This article traces the significant yet largely unexplored experience of transnationalism in the lived religious experiences of Mexican and Mexican American Catholics by focusing on the parish as a central unit of analysis. Within this analysis, the parish unit is rethought as an analytical unit in two important regards. First, the way in which parish life in rural Mexico has been predominately conceptualized as one whose rhythm revolves around a traditional ritual calendar centered on community celebrations of particular religious holidays and localized votive devotions needs to be replaced. Based on research from an ongoing historical case study (1890-present) of a central Mexican parish, Nuestra Seññora del Rosario in Coeneo, Michoacáán, and on other parishes, the rhythm of parish life has clearly shifted to celebrations of marriages and baptisms. These religious celebrations of marriages and baptisms in Mexico have become the focal point of identity and community in this transnational Mexican and Mexican American experience. These sacraments of baptism and marriage have multiple meanings that not only include universal Catholic doctrines but also notions of family, community, and a particular appreciation for the sacralized landscape of their Mexican parish. Second, notions of parish boundaries as fixed and parish affiliation as singular must be reconsidered because many Mexicans and Mexican Americans living in the United States consider themselves to be active members in at least two parishes: one in Mexico and one or more in the United States.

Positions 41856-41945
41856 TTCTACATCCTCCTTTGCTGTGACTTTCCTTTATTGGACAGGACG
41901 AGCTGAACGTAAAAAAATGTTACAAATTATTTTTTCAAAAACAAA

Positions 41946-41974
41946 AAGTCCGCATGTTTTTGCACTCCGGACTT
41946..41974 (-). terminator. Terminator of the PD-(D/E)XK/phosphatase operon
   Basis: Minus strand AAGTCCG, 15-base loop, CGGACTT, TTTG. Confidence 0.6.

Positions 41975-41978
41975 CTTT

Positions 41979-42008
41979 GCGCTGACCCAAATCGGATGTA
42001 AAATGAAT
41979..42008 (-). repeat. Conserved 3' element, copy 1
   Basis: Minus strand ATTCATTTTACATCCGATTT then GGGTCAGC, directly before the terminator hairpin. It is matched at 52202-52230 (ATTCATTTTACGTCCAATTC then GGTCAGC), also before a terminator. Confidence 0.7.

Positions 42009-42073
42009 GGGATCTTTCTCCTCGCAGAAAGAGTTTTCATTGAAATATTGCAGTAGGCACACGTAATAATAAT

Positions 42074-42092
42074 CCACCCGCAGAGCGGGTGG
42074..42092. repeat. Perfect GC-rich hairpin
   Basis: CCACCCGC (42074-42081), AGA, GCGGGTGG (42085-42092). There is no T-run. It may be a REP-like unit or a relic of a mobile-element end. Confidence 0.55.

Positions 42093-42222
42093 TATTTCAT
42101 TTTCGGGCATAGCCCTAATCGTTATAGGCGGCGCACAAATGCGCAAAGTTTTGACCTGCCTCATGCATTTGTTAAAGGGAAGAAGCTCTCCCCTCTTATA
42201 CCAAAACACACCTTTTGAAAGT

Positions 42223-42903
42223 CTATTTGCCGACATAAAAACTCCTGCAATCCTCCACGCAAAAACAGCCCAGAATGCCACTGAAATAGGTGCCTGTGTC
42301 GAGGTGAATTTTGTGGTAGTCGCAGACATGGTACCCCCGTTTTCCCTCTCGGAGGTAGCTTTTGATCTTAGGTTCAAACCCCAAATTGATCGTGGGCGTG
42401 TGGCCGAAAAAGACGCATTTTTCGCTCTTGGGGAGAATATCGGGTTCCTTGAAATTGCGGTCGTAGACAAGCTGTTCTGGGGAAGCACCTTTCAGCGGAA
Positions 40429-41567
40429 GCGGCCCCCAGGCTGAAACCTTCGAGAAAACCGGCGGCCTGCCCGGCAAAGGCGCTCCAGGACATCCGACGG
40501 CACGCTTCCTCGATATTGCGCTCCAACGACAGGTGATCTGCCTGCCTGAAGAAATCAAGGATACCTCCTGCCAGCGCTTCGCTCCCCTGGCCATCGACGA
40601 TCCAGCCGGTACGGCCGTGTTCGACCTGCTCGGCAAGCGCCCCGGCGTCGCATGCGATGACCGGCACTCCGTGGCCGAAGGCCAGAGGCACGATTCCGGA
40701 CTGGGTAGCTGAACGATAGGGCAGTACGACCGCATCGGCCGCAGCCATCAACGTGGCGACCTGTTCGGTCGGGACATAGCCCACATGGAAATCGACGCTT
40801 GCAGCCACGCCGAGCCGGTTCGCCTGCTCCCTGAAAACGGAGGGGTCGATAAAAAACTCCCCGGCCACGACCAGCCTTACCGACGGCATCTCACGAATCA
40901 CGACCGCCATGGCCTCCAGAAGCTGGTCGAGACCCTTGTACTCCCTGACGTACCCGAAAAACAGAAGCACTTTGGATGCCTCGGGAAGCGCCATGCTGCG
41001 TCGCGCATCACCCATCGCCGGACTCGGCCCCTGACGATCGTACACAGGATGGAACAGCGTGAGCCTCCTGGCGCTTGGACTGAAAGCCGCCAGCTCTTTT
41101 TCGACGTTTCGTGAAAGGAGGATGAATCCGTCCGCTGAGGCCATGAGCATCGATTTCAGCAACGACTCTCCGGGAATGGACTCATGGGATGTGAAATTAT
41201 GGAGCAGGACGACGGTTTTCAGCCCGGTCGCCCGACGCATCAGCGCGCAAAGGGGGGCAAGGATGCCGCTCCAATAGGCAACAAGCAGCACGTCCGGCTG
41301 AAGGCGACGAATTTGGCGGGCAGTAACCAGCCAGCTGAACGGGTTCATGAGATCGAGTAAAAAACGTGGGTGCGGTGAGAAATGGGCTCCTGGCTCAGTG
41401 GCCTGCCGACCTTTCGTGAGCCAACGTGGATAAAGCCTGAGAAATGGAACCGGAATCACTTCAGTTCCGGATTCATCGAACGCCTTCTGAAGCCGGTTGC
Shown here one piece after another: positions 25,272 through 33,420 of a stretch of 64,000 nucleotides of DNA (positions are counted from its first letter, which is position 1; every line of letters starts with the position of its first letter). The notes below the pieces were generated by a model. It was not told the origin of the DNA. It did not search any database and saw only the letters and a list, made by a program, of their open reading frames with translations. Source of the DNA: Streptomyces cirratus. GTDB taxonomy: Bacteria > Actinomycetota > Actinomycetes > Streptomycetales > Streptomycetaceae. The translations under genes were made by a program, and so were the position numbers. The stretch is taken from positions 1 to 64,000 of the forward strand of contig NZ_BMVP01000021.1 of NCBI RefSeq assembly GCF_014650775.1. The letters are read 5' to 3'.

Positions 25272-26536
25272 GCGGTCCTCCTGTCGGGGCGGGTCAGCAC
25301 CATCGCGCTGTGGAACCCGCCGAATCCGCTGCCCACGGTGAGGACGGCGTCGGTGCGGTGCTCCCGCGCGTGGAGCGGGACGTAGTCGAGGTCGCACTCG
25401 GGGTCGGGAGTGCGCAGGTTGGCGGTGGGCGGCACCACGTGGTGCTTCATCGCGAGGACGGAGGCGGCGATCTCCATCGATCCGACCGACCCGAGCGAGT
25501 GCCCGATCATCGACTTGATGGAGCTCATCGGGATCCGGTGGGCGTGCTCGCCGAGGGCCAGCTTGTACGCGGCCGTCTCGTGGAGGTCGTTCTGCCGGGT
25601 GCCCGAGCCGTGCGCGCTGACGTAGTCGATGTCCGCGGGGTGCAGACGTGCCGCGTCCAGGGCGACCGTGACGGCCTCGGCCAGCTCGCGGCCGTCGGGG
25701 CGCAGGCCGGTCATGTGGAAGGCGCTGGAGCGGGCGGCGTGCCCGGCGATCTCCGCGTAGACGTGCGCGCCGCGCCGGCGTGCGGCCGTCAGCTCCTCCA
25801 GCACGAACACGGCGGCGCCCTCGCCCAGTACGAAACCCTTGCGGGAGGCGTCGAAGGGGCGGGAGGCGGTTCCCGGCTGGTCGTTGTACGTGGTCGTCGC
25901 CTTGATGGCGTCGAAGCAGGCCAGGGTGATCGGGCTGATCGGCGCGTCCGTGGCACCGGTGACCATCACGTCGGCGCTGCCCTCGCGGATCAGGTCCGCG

- ©© 2009 by The Center for the Study of Religion and American Culture